– Laws vary by state.

– In Oregon homeschools are considered a separate entity –legally recognized as separate.

– To partake in the public schools in Oregon is to relinquish our autonomy as a homeschool and place ourselves under the public school’s authority.

– Once I relinquish that autonomy the decisions about my son’s education are no longer mine alone to make. I only regain that authority by removing us from the public school again.

– No one in my little town has ever tried to get a homeschool teen tested for learning disabilities at the public high school. It has never been done, so there is no precedent regarding how this situation would be handled. The school administration had to have a special meeting about how to handle our situation.

– A similar attempt to access school services  in a different town near us (which we pay for and are legally available to us homeschoolers) resulted in Child Protective Services being called because the special ed teacher –who had exactly zero knowledge of homeschool law– decided that the mom –who was in obedience to homeschool law– was not doing enough to educate her special needs child. This was at the middle school level.

– Once you access government services like public school, you lose access to representation like that which is available through HSLDA because, legally you’re not homeschooling anymore.

– The school insisted that I bring proof that I was educating him even though they didn’t know what the legal homeschool requirements were or what proof was legally required ;they wanted to see tests, quizzes, etc. Since we do online school, did delight led, unschooling, and oral work when he was younger, and only do state mandated tests every few years (the last one was almost 3 years ago), I didn’t have anything concrete and in paper form to show them.  They really didn’t like this. They really didn’t understand how homeschooling works.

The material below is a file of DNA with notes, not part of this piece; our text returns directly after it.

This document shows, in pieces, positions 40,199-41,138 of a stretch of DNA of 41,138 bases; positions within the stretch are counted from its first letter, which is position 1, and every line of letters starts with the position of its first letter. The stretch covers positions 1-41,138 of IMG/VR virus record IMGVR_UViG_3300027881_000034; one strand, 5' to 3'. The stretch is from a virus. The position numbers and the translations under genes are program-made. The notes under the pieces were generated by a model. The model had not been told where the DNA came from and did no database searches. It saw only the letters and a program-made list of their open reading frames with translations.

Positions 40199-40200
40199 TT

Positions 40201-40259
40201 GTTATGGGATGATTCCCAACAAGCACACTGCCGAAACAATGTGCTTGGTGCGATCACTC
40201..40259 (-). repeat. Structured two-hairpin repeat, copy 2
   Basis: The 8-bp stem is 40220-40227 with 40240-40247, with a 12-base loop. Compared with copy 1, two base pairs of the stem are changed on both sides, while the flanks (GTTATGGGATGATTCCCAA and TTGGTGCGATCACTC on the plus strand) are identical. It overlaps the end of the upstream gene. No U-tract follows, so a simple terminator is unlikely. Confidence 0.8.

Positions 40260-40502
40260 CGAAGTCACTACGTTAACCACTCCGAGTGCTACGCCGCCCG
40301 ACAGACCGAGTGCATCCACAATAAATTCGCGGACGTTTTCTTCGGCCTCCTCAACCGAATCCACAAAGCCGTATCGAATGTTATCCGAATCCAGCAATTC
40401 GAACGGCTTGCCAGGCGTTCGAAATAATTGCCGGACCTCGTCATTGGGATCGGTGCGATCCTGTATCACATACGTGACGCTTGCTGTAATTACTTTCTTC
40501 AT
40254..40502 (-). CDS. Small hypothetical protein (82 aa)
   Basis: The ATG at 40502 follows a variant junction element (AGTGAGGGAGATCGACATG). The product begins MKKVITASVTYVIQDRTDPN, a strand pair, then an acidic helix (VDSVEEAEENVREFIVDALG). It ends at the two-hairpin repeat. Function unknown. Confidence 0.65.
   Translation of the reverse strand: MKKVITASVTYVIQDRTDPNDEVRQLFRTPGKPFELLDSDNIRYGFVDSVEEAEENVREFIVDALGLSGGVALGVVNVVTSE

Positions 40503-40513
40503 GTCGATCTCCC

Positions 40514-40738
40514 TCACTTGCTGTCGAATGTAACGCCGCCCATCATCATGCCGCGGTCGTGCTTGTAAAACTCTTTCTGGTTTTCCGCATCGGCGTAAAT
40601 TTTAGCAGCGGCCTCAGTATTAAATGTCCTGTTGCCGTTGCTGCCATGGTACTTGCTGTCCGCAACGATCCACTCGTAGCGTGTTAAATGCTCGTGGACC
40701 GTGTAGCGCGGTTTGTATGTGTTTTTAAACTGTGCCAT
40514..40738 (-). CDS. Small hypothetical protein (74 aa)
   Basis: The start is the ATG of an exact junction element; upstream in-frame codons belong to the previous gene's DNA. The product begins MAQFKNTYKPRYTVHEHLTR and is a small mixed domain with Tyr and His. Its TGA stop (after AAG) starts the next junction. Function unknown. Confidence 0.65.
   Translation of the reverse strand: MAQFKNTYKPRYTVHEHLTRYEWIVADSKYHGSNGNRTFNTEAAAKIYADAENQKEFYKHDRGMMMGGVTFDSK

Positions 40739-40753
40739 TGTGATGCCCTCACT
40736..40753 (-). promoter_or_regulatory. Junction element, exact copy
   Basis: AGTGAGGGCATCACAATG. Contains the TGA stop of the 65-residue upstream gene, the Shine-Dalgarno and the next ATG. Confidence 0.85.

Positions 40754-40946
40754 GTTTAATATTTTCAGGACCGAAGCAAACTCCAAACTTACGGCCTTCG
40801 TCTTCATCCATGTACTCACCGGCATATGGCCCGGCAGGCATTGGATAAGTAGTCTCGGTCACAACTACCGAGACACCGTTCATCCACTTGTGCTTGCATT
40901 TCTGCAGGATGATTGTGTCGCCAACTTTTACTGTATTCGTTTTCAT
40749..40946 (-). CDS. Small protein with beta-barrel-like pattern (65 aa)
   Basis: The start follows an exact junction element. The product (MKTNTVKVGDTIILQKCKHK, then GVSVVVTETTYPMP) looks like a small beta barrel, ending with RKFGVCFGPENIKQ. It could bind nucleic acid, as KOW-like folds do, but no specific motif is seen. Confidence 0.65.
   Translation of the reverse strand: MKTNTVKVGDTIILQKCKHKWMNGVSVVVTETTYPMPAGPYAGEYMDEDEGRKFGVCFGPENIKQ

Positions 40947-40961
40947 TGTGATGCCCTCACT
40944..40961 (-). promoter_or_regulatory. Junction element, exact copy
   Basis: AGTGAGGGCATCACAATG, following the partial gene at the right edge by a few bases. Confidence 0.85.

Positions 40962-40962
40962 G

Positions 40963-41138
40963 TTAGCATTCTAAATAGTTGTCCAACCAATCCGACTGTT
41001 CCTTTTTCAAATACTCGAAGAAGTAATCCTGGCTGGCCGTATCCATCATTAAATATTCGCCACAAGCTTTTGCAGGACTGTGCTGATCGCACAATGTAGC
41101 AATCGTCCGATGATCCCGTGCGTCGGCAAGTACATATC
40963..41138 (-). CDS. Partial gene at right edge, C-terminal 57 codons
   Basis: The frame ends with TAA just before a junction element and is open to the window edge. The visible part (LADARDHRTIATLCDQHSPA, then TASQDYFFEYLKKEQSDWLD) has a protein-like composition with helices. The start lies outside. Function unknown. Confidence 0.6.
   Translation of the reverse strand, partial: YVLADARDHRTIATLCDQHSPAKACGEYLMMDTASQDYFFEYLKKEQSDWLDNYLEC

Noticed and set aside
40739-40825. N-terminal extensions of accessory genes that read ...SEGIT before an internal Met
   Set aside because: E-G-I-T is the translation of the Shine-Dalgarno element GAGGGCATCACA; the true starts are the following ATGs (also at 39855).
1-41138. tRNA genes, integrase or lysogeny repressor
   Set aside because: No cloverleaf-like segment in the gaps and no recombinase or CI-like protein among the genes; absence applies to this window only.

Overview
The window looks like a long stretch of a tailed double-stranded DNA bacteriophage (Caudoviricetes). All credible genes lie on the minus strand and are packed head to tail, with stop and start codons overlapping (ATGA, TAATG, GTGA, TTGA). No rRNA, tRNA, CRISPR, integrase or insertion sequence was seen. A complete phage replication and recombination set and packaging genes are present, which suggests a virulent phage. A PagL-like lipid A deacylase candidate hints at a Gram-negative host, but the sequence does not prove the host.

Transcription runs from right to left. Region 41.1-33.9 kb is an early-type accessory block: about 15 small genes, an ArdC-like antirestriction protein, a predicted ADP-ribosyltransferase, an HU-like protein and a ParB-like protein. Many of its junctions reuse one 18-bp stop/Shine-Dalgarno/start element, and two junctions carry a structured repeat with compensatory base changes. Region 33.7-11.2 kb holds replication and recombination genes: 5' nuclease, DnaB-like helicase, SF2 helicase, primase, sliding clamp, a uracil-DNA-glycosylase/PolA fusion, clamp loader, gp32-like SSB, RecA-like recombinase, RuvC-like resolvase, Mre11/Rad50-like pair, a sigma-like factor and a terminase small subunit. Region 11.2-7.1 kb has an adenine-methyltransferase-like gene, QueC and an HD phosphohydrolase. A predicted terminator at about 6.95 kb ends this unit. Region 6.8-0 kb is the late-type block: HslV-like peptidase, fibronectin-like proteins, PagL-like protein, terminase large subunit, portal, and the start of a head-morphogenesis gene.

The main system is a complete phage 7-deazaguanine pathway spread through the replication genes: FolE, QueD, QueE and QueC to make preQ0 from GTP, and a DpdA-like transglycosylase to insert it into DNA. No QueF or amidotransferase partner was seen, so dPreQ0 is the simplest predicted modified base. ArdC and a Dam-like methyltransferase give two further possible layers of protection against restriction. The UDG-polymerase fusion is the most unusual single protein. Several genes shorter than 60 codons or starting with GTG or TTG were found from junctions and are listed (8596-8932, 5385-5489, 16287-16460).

– They were willing to do a meeting to explore possibly testing him, but any additional services  were contingent upon me enrolling him full-time in the high school. I think that is against federal law but I don’t have the energy to fight it. I am pretty sure it would require getting a lawyer and then do I really want my child around people who I forced to help him against their will?

– Many parents have successfully gotten their children enrolled in special needs services through the public schools, but it is nearly always done at a younger age.  

– The fact that he was still struggling with learning disabilities and that I did not diagnosed him when he was younger was apparently an indication to the special ed teacher that I was not doing my job properly. I’m not sure how that makes sense logically since many bright students don’t get diagnosed, and learning disabilities don’t go away simply because a child gets of high school age.

– I was only interested in help with the learning disabilities.  However, help was not available through the school district without strings attached. This is the case with many government programs, unfortunately.